Ai Weiwei – Royal Academy – My thoughts – Part 1


Its not like me to take loads of photographs at an exhibition, unless I’m documenting my own work. I find the practice rather sad really, even today before I returned home, in the national Gallery, phones were being used to capture the smallest details of great classic paintings. I feel this takes something away from the work, it loses its power to have an impact on you when you are in it’s presence. Memory and first hand-experience of the work – the Aura is very important. If you can see it in the flesh you have strong reaction to the work then just a snap-shot of if which doesn’t really do it justice.

However with Ai Weiwei an exception was made. (I always ask permission of the gallery before taking anything) Knowing that this was something special. I was encouraged to take photographs if anything, at the artists request for the work to go viral, spreading his message on social media. A tool he has used as part of his practice rigorously to his advantage. I’m going to share a few highlights with you and my thoughts of the show, even after having a few beers I was soon sobered by the power of the work.

The first one we have a selection of pieces including Grapes (2010) and  which uses a number of stools which are fused together with craftsmanship to create this geometric shape. Ai is celebrating his countries heritage for the pieces it has produced, the material at their disposal and making something new here. There were others in the space which really got you looking at the workmanship which is flawless.

The next room was like nothing else I had seen that day. I knew he had previously investigated the aftermath of an earthquake on 12th May 2008 that destroyed 20 schools. A tragedy that was practically ignored by the government. They did attend but no thorough investigation was carried out. This compelled Ai to carry out his own, which has been documented, which could be watched on a screen. I was more drawn to the physical work. First a carpet of steel rods that had been laid out carefully on the ground. On the walls eitherside a canvas list of the dead children, some not even given completed dates as they could just not be found. I had entered an investigation that was to prove the countries own negligence. Looking at the various widths of the rod that had been straightened out by hand, you could see the evidence was not in the governments favor, it was appalling and devestating to see such evidence. It took a while to leave this space.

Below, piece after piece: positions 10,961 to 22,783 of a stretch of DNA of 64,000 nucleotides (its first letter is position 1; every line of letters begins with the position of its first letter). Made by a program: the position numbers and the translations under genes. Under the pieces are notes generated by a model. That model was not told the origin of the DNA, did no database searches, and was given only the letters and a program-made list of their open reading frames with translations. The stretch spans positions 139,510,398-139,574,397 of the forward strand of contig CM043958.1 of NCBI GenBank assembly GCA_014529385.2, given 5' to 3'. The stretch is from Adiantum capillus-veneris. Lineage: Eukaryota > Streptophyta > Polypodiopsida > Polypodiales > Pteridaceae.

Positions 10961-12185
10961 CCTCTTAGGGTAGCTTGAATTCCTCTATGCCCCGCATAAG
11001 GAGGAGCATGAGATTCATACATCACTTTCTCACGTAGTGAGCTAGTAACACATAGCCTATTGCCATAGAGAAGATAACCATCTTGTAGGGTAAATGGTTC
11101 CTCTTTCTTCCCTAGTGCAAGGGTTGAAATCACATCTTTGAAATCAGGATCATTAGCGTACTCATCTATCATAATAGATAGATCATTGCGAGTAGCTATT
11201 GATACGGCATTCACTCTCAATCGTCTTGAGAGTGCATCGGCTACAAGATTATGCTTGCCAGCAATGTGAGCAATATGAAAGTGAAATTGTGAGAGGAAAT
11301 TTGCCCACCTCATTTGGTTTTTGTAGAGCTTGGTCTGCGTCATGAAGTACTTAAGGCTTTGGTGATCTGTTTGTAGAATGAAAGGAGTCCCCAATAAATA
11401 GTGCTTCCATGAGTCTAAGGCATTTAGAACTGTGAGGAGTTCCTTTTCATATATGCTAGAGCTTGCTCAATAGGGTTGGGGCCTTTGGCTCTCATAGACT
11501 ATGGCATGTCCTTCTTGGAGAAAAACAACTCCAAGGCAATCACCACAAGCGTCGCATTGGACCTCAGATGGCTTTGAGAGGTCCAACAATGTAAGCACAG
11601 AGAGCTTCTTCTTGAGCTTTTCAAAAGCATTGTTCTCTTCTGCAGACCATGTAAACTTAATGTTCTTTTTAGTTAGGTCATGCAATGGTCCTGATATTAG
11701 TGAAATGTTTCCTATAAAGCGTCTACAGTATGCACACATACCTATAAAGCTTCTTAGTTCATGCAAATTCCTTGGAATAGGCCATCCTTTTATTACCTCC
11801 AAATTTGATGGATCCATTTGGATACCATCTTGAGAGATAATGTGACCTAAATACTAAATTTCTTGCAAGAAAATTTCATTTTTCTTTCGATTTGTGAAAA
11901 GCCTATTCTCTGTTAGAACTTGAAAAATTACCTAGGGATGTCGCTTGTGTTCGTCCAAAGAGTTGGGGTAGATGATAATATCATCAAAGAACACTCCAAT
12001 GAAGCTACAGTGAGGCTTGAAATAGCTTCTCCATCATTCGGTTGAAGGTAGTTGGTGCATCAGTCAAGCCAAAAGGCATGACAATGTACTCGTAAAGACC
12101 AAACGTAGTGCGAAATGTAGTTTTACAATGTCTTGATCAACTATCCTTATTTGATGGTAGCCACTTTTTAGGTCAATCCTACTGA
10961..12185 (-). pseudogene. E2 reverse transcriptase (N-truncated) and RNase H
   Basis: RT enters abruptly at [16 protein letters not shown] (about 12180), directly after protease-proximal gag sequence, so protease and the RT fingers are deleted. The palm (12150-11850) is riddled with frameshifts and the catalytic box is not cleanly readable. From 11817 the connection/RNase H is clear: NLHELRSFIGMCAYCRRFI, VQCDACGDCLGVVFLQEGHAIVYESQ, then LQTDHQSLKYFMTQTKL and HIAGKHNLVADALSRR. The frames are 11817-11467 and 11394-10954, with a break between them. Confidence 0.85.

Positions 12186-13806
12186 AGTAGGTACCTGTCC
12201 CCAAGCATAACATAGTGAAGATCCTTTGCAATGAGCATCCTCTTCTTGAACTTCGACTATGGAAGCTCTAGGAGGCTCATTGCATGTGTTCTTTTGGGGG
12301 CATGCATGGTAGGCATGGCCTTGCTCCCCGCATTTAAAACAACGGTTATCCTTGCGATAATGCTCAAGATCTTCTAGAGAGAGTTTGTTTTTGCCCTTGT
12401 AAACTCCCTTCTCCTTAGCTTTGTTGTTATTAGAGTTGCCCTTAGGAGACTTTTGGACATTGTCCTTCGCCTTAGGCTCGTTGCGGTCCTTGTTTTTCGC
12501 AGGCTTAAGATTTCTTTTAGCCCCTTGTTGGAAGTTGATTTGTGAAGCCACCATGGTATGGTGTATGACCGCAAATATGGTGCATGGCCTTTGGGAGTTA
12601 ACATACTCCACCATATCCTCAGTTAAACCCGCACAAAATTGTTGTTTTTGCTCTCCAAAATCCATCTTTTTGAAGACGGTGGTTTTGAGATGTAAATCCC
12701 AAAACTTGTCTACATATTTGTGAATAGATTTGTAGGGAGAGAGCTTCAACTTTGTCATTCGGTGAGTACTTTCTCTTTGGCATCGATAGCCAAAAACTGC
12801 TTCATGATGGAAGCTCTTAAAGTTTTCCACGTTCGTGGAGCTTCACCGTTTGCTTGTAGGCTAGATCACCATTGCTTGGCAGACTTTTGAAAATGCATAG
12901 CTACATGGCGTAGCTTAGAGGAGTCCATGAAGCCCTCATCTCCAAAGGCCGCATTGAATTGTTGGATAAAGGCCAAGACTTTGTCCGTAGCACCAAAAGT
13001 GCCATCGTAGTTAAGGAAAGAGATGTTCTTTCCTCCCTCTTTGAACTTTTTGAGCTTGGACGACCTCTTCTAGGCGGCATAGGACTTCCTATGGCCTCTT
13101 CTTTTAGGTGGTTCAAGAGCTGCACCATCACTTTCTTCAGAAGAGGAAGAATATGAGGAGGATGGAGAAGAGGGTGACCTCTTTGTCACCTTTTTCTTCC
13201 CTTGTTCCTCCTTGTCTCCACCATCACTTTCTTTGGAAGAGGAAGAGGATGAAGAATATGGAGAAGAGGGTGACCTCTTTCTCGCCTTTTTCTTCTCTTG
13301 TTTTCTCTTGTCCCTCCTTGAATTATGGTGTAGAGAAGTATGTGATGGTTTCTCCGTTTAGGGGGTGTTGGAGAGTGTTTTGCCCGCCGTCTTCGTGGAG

In the next room was drawn to a model of the his old studio which was once funded by the government before it was later demolished. This acts not just as an architectural model but also a memento and artifact of his recent past. Made from wood, delicately crafted from what appears to be a single block.

 

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